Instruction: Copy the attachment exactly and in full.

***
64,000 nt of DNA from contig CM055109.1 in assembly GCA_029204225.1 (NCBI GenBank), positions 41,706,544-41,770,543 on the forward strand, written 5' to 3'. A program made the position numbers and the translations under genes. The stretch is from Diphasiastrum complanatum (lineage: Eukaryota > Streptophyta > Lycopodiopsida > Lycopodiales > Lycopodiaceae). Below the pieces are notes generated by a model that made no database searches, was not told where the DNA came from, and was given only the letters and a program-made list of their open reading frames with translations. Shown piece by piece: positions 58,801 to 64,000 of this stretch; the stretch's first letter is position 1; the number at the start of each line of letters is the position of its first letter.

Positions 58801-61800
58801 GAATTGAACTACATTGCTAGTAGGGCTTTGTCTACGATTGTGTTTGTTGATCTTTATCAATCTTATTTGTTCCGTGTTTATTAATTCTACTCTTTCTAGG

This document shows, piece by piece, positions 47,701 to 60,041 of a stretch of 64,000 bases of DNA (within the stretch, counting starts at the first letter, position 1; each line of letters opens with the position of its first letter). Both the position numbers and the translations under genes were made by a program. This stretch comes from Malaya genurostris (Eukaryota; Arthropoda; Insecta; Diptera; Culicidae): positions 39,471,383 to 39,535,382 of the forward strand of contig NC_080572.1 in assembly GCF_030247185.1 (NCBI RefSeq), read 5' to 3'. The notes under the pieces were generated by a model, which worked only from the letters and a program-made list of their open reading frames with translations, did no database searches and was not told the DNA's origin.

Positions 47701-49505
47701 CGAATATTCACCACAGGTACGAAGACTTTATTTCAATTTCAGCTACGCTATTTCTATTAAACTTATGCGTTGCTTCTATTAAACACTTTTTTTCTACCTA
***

64,000 nt of DNA from contig CM055109.1 in assembly GCA_029204225.1 (NCBI GenBank), positions 41,706,544-41,770,543 on the forward strand, written 5' to 3'. A program made the position numbers and the translations under genes. The stretch is from Diphasiastrum complanatum (lineage: Eukaryota > Streptophyta > Lycopodiopsida > Lycopodiales > Lycopodiaceae). Below the pieces are notes generated by a model that made no database searches, was not told where the DNA came from, and was given only the letters and a program-made list of their open reading frames with translations. Shown piece by piece: positions 58,801 to 64,000 of this stretch; the stretch's first letter is position 1; the number at the start of each line of letters is the position of its first letter.

Positions 58801-61800
58801 GAATTGAACTACATTGCTAGTAGGGCTTTGTCTACGATTGTGTTTGTTGATCTTTATCAATCTTATTTGTTCCGTGTTTATTAATTCTACTCTTTCTAGG

This document shows, piece by piece, positions 47,701 to 60,041 of a stretch of 64,000 bases of DNA (within the stretch, counting starts at the first letter, position 1; each line of letters opens with the position of its first letter). Both the position numbers and the translations under genes were made by a program. This stretch comes from Malaya genurostris (Eukaryota; Arthropoda; Insecta; Diptera; Culicidae): positions 39,471,383 to 39,535,382 of the forward strand of contig NC_080572.1 in assembly GCF_030247185.1 (NCBI RefSeq), read 5' to 3'. The notes under the pieces were generated by a model, which worked only from the letters and a program-made list of their open reading frames with translations, did no database searches and was not told the DNA's origin.

Positions 47701-49505
47701 CGAATATTCACCACAGGTACGAAGACTTTATTTCAATTTCAGCTACGCTATTTCTATTAAACTTATGCGTTGCTTCTATTAAACACTTTTTTTCTACCTA